Measuring children's sodium and potassium intakes in NZ: a pilot study
journal contributionposted on 2018-09-01, 00:00 authored by Helen Eyles, Neela Bhana, Sang Eun Lee, Carley GrimesCarley Grimes, Rachael McLean, Caryl NowsonCaryl Nowson, Clare Wall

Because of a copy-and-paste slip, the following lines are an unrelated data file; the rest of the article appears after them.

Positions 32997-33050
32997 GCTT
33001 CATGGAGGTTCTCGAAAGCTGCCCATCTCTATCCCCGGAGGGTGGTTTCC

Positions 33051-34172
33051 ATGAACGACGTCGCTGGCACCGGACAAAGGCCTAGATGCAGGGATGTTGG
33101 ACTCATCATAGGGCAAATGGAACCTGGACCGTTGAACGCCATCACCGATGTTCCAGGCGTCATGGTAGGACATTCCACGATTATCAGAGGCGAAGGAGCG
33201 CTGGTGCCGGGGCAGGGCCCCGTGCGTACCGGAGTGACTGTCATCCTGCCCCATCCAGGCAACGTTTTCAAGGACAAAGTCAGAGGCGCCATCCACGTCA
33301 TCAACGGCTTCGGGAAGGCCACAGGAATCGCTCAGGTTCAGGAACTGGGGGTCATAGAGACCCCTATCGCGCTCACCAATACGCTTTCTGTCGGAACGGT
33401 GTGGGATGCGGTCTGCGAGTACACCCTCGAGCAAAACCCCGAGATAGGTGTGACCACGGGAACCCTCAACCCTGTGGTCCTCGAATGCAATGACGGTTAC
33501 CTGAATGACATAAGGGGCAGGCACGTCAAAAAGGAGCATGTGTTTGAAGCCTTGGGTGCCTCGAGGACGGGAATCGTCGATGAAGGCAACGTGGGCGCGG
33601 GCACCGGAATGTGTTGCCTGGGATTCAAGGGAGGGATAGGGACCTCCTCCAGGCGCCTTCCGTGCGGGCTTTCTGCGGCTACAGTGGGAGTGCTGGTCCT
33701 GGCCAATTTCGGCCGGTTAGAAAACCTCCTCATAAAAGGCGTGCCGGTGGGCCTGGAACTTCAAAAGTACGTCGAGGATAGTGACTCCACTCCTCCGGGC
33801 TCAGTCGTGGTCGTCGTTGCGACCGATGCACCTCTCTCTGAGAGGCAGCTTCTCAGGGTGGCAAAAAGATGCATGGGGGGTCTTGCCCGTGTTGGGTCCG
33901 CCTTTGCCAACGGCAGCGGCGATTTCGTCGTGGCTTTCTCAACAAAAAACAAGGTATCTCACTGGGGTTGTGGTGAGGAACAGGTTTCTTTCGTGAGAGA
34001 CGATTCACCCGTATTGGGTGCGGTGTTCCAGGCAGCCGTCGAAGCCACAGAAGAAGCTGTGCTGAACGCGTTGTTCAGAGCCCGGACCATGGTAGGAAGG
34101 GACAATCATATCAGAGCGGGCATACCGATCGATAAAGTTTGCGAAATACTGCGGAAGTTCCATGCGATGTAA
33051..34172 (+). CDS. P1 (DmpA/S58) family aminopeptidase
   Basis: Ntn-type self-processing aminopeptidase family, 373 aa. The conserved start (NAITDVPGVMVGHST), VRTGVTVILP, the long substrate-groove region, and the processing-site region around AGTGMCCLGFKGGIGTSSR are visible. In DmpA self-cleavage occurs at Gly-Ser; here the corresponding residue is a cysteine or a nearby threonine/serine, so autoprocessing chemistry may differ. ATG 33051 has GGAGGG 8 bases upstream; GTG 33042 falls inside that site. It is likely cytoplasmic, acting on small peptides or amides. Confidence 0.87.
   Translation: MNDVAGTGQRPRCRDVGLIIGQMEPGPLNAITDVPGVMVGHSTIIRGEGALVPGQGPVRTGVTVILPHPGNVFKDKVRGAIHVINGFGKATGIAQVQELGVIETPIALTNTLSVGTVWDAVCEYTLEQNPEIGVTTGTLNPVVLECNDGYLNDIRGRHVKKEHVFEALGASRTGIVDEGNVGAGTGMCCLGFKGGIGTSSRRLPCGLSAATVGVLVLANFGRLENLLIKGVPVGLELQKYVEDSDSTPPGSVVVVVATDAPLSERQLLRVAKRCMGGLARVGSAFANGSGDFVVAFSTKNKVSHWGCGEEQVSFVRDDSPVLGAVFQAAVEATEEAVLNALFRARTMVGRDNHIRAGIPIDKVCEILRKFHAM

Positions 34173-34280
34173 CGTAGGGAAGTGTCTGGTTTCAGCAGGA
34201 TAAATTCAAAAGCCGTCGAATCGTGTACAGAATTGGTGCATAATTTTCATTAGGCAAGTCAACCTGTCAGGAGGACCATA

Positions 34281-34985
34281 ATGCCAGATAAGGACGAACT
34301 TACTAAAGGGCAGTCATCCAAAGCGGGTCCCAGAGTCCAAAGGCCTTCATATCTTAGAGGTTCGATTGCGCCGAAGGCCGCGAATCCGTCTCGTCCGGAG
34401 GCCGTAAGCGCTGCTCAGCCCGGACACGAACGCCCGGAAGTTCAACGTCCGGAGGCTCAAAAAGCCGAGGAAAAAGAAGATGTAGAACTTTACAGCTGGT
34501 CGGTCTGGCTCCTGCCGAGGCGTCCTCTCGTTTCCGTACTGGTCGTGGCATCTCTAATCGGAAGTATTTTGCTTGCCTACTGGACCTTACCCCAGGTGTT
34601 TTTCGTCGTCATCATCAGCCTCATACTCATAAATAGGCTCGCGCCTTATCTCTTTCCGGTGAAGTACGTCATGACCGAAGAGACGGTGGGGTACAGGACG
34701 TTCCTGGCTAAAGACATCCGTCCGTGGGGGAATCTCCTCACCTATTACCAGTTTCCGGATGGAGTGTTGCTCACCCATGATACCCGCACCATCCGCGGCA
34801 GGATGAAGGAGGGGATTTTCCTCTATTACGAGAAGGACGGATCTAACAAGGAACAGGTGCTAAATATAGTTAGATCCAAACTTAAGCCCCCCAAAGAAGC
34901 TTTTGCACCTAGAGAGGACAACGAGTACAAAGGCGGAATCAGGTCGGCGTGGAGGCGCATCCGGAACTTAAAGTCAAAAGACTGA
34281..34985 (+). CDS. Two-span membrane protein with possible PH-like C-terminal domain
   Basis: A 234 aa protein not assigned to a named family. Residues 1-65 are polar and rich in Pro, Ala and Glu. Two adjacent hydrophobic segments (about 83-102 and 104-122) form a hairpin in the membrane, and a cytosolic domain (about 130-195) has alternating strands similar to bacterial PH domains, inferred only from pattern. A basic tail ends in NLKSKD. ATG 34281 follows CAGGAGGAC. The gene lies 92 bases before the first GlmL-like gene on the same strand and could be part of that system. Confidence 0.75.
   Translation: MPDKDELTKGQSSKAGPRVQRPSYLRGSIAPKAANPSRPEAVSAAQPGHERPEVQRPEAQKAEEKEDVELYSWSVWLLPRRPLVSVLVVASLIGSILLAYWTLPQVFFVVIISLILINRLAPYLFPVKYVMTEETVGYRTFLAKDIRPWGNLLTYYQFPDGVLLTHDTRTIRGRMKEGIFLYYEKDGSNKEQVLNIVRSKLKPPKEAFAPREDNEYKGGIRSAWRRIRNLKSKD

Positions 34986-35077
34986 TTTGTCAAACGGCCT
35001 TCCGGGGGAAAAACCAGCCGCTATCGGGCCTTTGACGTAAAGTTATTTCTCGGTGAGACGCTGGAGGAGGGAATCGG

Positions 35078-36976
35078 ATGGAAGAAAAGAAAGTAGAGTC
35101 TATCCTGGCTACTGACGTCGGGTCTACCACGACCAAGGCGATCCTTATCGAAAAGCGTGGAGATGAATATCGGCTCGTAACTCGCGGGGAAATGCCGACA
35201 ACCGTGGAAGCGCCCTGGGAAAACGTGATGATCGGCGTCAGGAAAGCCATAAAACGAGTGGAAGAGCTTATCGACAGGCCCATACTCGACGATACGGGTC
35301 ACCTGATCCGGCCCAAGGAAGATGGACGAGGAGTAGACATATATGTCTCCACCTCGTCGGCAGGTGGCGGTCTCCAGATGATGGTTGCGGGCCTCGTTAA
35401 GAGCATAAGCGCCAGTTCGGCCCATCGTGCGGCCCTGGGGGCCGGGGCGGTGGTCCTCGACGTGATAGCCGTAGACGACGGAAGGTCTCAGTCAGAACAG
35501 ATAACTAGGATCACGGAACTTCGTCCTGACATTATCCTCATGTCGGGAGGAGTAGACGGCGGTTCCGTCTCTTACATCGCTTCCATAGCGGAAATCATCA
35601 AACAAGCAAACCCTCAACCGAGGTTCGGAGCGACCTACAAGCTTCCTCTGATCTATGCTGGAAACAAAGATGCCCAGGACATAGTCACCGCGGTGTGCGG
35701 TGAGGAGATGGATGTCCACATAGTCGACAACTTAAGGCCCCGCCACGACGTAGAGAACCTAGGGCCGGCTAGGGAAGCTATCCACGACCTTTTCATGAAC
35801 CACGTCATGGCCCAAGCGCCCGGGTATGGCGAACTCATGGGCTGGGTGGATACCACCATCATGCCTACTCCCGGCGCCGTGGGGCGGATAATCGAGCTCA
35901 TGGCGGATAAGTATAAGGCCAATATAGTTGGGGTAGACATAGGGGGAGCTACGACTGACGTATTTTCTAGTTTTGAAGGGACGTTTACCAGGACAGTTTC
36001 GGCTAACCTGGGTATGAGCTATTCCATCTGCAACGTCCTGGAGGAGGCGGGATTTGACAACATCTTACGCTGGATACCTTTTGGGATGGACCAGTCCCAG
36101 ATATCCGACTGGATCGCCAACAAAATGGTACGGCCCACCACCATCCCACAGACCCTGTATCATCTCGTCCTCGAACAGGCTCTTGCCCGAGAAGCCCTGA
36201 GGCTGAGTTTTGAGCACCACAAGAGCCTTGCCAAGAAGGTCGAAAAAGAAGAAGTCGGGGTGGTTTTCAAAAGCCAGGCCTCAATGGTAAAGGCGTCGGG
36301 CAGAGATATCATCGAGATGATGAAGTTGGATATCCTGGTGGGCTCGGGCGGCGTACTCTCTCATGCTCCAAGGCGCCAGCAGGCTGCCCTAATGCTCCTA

Low sodium and high potassium intakes in childhood protect against rises in blood pressure (BP) and risk of cardiovascular disease (CVD) later in life. Our aim was to pilot methods for collection of 24-h urine samples (gold standard) and diet recalls to assess sodium and potassium intakes and their food sources in 30 children aged 8⁻11 years at one New Zealand primary school. A diverse sample (n = 27) was recruited over a two-week period. All children provided a urine sample (71% complete) and interviewer-assisted 24-h diet recall (Intake24 software). Median (range) sodium intake was 2191 (1087 to 4786) mg/day (salt equivalent 5.5 g), potassium intake was 1776 (800⁻2981) mg/day, BP was 105 (84⁻129)/62 (53⁻89) mmHg, and sodium to potassium molar ratio was 2.0 (1.1⁻4.8). Frequent use of discretionary salt was uncommon. Major food sources of sodium were bread, pies and pastries, and bread and pasta-based dishes, and potassium were sauces and condiments, dairy products, and non-alcoholic beverages. Most participants provided adequate data and enjoyed taking part. A larger survey is warranted to confirm findings and inform a potential intervention(s). Small improvements to study procedures and resources should improve completeness of urine samples and quality of 24-h diet recall data.